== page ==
Theoretically, ST draws heavily on attachment theory ( Bernstein, 2005 ; Flanagan et al., 2020 ; Rafaeli et al., 2014 ). Thus, it relies strongly on the quality of the therapeutic relationship as a primary agent of change by using limited re-parenting via the Healthy Adult (HA) mode. The HA represents the state of mind that embodies psychological health and maturity. Its function entails providing, within the reasonable limits of the therapeutic relationship, what clients missed from parents or caregivers in childhood ( Young, 1994 ). Hence, the HA’s orientation is to provide the capacity to make informed, realistic, and accurate decision-making in everyday life, as opposed to simplistic, distorted, unrealistic expectations or choices ( Edwards, 2022 ). As a broad integrative model, ST makes extensive use of cognitive, experiential and action methods such as cognitive restructuring and education, emotion-focused techniques, behavioral pattern breaking, imagery, and chairwork dialogue ( Kellogg & Young, 2006 ), which can be delivered using individual and/or group therapy formats ( Farrell et al., 2014 ).

Despite its research evidence and popularity among practitioners, ST is not free of theoretical criticisms ( Beckley, 2016 ; Pretzer, 2001 ), practical challenges ( James, 2001 ), and research gaps ( Pilkington et al., 2022 ). First, as pointed out by James (2001) and James et al. (2004) , the concept of “schema”, which is central in ST, is often unclear and confused with related concepts in the literature (e.g., schemata, deep structures, core beliefs, core structures, tacit knowledge core beliefs, self-referent beliefs). According to Beckley (2016) , for example, the term “schema” better encapsulates emotional depth, as opposed to a term like “core belief”, which fails to capture the potency of the client’s experience. Unsurprisingly, in practice, the term schema can be difficult to grasp by clients. Second, ST was initially developed to treat borderline personality disorder (BPD). By the mid-1990s, however, as the ST model evolved to treat a wider range of clinical presentations, such as narcissistic personality disorder ( Young & Flanagan, 1998 ) and eating disorders ( Waller et al., 2007 ), the 10 modes initially proposed expanded to 18 clinical impressions, reflecting a cross-cultural taxonomy of modes ( Arntz et al., 2021 ); thus, adding greater complexity to an already multiplex model.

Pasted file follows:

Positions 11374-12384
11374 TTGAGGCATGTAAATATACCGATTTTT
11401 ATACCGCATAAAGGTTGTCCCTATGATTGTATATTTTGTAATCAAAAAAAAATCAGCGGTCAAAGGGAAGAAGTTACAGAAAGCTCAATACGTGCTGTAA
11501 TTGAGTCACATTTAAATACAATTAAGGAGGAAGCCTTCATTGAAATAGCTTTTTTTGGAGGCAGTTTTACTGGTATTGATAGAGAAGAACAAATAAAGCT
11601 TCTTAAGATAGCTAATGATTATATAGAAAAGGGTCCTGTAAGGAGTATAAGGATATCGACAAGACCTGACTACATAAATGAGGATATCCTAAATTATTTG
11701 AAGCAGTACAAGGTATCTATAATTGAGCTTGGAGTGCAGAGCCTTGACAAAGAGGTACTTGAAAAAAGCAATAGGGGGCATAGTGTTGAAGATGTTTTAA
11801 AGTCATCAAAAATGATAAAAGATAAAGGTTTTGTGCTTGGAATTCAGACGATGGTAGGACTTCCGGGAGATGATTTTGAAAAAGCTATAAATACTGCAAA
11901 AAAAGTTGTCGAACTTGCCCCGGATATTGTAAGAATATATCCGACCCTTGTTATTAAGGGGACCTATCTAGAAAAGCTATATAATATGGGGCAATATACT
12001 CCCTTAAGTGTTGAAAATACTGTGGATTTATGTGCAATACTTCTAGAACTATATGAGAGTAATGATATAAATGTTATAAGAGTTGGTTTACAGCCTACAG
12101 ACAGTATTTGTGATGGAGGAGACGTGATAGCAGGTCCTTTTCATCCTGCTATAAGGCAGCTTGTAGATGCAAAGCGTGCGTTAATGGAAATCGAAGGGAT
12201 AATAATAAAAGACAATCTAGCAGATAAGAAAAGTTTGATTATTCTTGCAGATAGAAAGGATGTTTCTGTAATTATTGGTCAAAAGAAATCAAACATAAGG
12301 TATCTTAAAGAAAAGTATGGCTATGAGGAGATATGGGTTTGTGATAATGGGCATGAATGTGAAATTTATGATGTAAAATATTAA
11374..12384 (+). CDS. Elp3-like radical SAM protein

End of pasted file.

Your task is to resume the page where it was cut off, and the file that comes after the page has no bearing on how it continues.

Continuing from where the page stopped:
More recently, Yalcin et al. (2022) have presented research evidence that the emotional inhibition schema is better conceptualised as two separate constructs, fear of losing control and emotional constriction, and that the punitiveness schema constitutes two distinct constructs: punitiveness (self) and punitiveness (others). Third, the blending of modes is common in ST ( Edwards, 2022 ). The term “blended modes” denotes the way features of more than one mode may arise simultaneously ( Young et al., 2003 ). In addition to this dynamic blurriness of modes, Kellogg and Young (2006) , for example, introduce the term “mode flipping” (p. 453). Further, Edwards (2022) uses the term “mode suites” (p. 3), as an extension of the blended modes concept, to refer to the sets of modes with overlapping or similar features. A further criticism of ST is that it does not emphasize the important role of mentalization ( Spivak & Konichezky, 2022 ). Given the above criticisms, and even though most ST-related concepts tend to resonate well with clients ( Beckley, 2016 ), ST has been referred to as “a lengthy and complex treatment” ( Andriopoulou, 2021: p. 474 ).

In clinical practice, finding meaningful terminology that clients can easily understand and relate to is imperative. As pointed out by Edwards (2022) , therapists should use terms that are meaningful to their clients, as opposed to using formal nomenclature from the literature. Further, use of parsimony in psychotherapy is highly desirable. In fact, parsimony has already been claimed to deliver quality therapy ( Cougle, 2012 ). Fortunately, the truly integrative nature and capacity, and inherent flexibility of ST have afforded multiple authors and practitioners to develop many nuances and resources of the model to make it more accessible to both psychotherapists and their clients. Examples of this include the multitude of process flowchart-like diagrams used by clinicians to conceptualise clients’ case formulations and mode maps, as well as the so called “flash-cards” used for clients to follow protocols between sessions, which are exchanged around the global community of ST practitioners. For the most part, these aids use logical sequencing or a linear type of thinking. Other resources are more abstract, less logical, and take a more creative and pictorial approach. One example is Bernstein’s (2018) iModes cards, which use cartoons to depict 16 qualities of the HA mode, as a pictorially-based method of assessing clients’ emotional states, operating on the principle of “amplification through simplification” ( McCloud, 1993: p. 30 ). Another example is Roediger et al.’s (2018) use of the “theatre” analogy, according to which the “therapist as stage director must learn to change the script and direct the mode actors” (p. 109), as well as use of the terms “frontstage” and “backstage” of a theatre as a metaphor to distinguish between visible or clear modes (frontstage) and less visible ones (backstage).